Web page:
When you own and operate a business, it’s important to consider the rights of your employees. If you don’t know what these rights are, you’re more likely to overlook them, which can result in legal consequences. When an employee works more than a set number of hours during the day, they are typically owed overtime pay in California. This guide takes a look at what the California overtime law is and how overtime can be calculated.
What Does the California Overtime Law Entail?
Overtime wages are payments that employers must make when employees work more than a set number of hours per day or week. The majority of employees who work in California have access to overtime wages. The amount of overtime pay that an employee receives depends on how much they worked. The overtime rate can be applied as time and a half or double time. Time and a half indicates that the employee should receive 1.5x their regular rate of pay. Double time indicates that the employee should receive 2x their regular rate of pay.
Time and a Half Overtime
Employers must pay the time and a half overtime rate when:
- An employee works for longer than eight hours in a given day,
- An employee works for a seventh consecutive day,
- Or an employee works for more than 40 hours in a standard workweek
Double Time Overtime
The double time overtime rate occurs when:
- An employee works for more than eight hours when they have already worked for seven consecutive workdays,
- Or an employee works for longer than 12 hours in a single workday
Under the wage and hour laws in California, many employees claim that overtime hasn’t been paid. In many cases, employers fail to understand these laws, which leads to unpaid overtime. It’s possible to avoid these issues by learning when overtime applies to your employees. Overtime wages also push employers to bring in additional employees to avoid making overtime payments. Since these laws benefit the state of California by contributing to better employment rates, California will oftentimes rule in favor of employees. Two sets of laws dictate overtime in CA. These include section 510 of the California Labor Code and the Fair Labor Standards Act. When federal and state laws differ, the law that’s considered to be more favorable to the employee is applied.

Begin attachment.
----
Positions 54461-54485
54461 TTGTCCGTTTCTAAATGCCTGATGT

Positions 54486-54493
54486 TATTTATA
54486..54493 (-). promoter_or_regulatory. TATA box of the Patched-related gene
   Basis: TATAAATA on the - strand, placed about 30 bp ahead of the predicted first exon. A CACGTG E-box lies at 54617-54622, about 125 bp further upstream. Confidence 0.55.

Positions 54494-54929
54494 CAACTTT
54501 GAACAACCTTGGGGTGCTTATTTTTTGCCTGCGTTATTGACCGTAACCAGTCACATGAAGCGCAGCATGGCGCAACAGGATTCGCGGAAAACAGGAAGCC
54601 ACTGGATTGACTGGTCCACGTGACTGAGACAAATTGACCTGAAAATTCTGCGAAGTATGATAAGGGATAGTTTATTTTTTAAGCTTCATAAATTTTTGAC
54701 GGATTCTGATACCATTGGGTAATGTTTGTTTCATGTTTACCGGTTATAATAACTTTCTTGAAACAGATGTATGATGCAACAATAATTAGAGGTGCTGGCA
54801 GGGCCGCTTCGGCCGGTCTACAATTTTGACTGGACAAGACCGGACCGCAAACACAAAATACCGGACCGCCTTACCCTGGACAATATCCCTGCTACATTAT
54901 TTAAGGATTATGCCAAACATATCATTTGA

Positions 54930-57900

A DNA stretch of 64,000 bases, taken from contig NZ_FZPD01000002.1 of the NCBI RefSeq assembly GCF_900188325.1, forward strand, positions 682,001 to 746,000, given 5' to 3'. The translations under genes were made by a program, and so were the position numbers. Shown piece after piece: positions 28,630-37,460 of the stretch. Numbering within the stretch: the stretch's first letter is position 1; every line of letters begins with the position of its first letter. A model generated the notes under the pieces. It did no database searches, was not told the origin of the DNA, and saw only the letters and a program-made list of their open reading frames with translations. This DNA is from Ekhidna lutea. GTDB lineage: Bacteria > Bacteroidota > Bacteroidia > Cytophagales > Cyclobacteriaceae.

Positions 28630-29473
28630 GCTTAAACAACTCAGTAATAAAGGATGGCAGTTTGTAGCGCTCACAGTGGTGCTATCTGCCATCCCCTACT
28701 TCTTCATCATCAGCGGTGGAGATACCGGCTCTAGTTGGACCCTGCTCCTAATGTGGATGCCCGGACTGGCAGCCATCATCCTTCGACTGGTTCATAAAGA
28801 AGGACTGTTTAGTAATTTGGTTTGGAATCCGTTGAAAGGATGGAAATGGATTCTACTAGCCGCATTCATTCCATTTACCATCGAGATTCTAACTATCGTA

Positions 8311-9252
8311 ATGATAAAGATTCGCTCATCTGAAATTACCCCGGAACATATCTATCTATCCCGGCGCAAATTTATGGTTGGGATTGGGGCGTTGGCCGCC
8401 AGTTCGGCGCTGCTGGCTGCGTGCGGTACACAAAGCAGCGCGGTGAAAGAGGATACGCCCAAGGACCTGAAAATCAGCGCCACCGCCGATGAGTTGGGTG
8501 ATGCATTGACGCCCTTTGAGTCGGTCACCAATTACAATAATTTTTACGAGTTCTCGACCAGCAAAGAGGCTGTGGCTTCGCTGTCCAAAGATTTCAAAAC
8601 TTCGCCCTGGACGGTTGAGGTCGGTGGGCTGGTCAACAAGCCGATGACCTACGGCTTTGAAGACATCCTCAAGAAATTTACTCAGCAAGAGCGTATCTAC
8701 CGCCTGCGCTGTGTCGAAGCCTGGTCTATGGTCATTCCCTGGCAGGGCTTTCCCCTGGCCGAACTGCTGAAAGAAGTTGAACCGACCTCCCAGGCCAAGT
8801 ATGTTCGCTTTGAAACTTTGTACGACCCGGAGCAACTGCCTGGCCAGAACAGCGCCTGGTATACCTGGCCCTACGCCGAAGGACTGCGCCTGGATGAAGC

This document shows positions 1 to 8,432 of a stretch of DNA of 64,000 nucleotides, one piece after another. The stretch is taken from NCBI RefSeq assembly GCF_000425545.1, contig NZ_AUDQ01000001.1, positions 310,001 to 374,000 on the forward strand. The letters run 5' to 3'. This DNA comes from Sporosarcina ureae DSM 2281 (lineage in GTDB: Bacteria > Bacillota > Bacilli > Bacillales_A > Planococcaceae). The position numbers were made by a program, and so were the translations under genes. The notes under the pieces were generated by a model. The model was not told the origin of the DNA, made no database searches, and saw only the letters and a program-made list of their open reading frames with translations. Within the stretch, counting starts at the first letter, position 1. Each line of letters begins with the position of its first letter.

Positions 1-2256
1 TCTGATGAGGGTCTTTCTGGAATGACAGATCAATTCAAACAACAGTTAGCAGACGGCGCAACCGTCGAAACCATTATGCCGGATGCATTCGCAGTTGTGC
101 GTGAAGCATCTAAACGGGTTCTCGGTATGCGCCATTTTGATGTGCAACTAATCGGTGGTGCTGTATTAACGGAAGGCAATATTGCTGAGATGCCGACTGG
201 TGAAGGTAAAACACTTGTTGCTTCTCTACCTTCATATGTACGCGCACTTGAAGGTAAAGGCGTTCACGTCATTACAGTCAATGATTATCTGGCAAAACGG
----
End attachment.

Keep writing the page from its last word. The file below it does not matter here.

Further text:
Which Employees Can Obtain Overtime Pay?
Most employees in California are entitled to overtime pay. Since most employees qualify for overtime, it’s easier to look at the employees who don’t receive overtime pay, which include:
- Outside salespersons
- Employees in certain occupations that have their own overtime rules
- Exempt employees, such as those who performs professional, executive, or administrative duties
- Some unionized workers who must adhere to a collective bargaining agreement